15. Jeanine Hoffman September 24, 2017 at 18:07 - Reply

    I’ll be honest. 15 years ago I was far less enlightened. These days I do t give a rats ass if there is a bisexual in my lesfic because if the writing is good and the story is good I will do with the straight sex scenes what I do with the overly graphic lesbian scenes and skim them for content other than “oh god” and move on. As a matter of taste I would prefer that the bisexual character end up in a relationship with a woman, again taste preferences and I can always choose not to read. That doesn’t mean the book doesn’t belong in our community. As to your series- I’ve read it more than once and found zero reason to be offended or ignore your work. Thank you for addressing this issue and i would like to add that transphobic reactions are also off the charts in our community. We are all under the LGBTQ flag and we should protect each other!

    • KD Williamson September 24, 2017 at 18:26 - Reply

      YES! Narrowing the overall definition is not good for the genre overall. As far as life goes and phobia within our community that already faces it is just stupid.

  16. Jeanne GFellers September 24, 2017 at 18:21 - Reply

    This represents so much of what I’ve been told since I wrote my second series and represents some of what I’ve faced since. It’s ridiculous. I’ve even had readers from my first series say that I betrayed them by having my protagonist in my second series be open with her bisexuality. Those well intended, as one of the complainers stated, comments proved to be an aha moment for me, and now, I am vastly disappointed by much of the community itself. No, I didn’t change teams or betray my community, I simply wrote a story where I stayed true to the character. She is who she is. Period. To say, as one comment did, that they’ll simply put down the book and never read the author again. Wow. You’re missing some awesome fiction out there. I know authors who write great stuff across the spectrum. If the sex bothers you, skip it. (unless the work contains the label erotica, in which case you knew what you were in for going in) But a lot of that same fiction, which doesn’t contain any explicit sex, contains LGBT+ themes and content.

    • KD Williamson September 26, 2017 at 21:45 - Reply

      Yes it was a huge disappointing eye opener. I do hope things get better.

  17. Linda Duchek September 24, 2017 at 20:43 - Reply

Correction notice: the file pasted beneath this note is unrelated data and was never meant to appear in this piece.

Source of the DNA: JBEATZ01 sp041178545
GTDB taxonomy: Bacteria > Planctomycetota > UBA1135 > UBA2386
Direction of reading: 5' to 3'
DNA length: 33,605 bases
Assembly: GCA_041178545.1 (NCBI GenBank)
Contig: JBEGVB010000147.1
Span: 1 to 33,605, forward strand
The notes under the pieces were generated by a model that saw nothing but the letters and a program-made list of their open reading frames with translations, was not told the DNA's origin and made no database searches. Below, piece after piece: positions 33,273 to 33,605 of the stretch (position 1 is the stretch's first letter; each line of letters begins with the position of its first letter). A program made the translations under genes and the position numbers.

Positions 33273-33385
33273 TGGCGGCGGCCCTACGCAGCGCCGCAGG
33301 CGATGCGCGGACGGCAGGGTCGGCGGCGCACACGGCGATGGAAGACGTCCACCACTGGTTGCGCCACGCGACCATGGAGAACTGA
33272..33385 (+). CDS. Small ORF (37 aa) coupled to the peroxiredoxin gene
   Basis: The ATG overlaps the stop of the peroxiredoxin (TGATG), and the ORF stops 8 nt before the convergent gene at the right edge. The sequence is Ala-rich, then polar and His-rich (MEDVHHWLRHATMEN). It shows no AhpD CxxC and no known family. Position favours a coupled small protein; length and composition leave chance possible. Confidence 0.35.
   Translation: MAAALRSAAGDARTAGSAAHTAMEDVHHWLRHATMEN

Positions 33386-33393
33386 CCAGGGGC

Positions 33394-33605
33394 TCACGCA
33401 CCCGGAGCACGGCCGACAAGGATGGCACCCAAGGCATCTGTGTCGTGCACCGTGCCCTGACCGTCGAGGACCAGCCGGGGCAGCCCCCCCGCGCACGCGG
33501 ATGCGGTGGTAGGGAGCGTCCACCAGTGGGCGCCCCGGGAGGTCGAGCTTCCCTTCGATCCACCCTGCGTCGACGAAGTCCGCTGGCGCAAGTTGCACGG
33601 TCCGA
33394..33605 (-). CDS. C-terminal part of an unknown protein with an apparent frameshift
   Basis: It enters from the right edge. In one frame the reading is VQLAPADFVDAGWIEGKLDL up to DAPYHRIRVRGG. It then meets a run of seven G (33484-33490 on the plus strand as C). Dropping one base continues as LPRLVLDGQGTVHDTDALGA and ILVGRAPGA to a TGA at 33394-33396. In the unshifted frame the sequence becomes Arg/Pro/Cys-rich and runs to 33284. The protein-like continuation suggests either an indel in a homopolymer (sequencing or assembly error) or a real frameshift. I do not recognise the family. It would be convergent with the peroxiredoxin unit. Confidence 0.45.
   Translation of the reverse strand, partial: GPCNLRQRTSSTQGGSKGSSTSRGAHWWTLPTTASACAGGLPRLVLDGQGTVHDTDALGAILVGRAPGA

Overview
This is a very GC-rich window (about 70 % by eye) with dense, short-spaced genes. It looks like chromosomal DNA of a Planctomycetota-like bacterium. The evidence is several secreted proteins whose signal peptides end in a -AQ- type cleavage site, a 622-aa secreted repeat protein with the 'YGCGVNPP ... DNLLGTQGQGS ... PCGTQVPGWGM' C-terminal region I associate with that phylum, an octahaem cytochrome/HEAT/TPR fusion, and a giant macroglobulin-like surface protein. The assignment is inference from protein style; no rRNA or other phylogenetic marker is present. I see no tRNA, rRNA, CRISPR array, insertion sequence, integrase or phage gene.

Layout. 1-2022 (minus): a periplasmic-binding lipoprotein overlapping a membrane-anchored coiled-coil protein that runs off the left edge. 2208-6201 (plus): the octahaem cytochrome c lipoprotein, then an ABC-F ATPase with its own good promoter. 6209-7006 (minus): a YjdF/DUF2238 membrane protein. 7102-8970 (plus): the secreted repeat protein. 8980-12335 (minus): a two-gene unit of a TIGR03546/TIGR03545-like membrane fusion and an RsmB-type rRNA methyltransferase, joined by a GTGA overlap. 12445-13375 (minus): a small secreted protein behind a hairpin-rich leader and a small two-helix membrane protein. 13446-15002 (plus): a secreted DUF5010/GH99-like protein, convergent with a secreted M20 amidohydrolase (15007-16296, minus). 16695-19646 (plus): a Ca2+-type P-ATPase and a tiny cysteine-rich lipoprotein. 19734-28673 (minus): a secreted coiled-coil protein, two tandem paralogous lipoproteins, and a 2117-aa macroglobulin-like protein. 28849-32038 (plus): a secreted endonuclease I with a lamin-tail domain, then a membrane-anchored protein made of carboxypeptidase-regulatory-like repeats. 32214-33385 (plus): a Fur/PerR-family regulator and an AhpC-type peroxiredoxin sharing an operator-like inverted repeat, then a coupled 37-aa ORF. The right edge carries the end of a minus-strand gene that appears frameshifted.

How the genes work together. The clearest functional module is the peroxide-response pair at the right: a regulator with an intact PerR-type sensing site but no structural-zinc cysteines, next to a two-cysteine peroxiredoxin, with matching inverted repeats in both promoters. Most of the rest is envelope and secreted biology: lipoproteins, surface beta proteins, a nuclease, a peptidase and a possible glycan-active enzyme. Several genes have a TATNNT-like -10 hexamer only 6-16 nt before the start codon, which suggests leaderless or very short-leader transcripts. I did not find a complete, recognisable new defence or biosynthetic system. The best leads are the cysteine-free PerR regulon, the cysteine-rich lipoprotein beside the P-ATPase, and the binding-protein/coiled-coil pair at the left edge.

I just finished reading a book where one of the characters was asexual. I’ll admit, I don’t understand asexuality. I mean I even read up about it on the Internet because I didn’t understand it. And armed with all the facts, I still have a tough time understanding it. The author even put a disclaimer at the top of the chapter that had the books lone sex scene for those asexual people who didn’t want to read about sex. While I may not understand, I do accept it. Just like I accept bi-sexuality. I just don’t want to read about women who have sex with men. So why can’t there be a disclaimer or warning on bi books. We want warning labels on all kinds of stuff so we know what we are buying. Why not on books too.

  18. Jenn M September 25, 2017 at 16:33 - Reply

    One of my main characters I suppose identifies as bisexual, although I haven’t explicitly said so. My second main character has identified as ‘gay’ and the first has slept with exclusively men before meeting the second. After reading this, I am coming to the conclusion that it may be important to use the term, although I did originally just want it to be about love, rather than identity for her. Hmmm…

  19. Lov2laf September 25, 2017 at 21:26 - Reply

    Great blog post! 95% of my reading is lesfic and perhaps I’m one of the few readers who loves seeing a bisexual woman written into a lesfic book. I just really appreciate the representation and diversity.

    Two decades ago, when I was in college, was the first time I heard lesbians rail against bisexual women because “They will always go with a man because it makes life easier.” I was surprised when I heard that at the time but I’m surprised even more that the bias still exists. Bisexual people fall for who they fall in love with and can’t help that anymore than a lesbian or gay person.

    I think the bias against bisexuals may have more to do with the bicurious, “cool to be gay” folks, or yeah, maybe the weaker integrity people out there that are more or less playing and aren’t up front about that and/or do drop a same sex relationship when things get tough or inconvenient. That’s not because of bisexuality, though. That’s just being an a-hole.

    Yeah, if I’m reading a lesfic book I expect to see an f/f relationship win out by the end if the bisexual woman is one of the two leads. If she’s a side character she can go either way as far as I’m concerned. If the lead isn’t primarily about getting with and staying with another woman that’s not lesfic and should be labeled as such (given a label of bisexual fiction or m/f, whatever).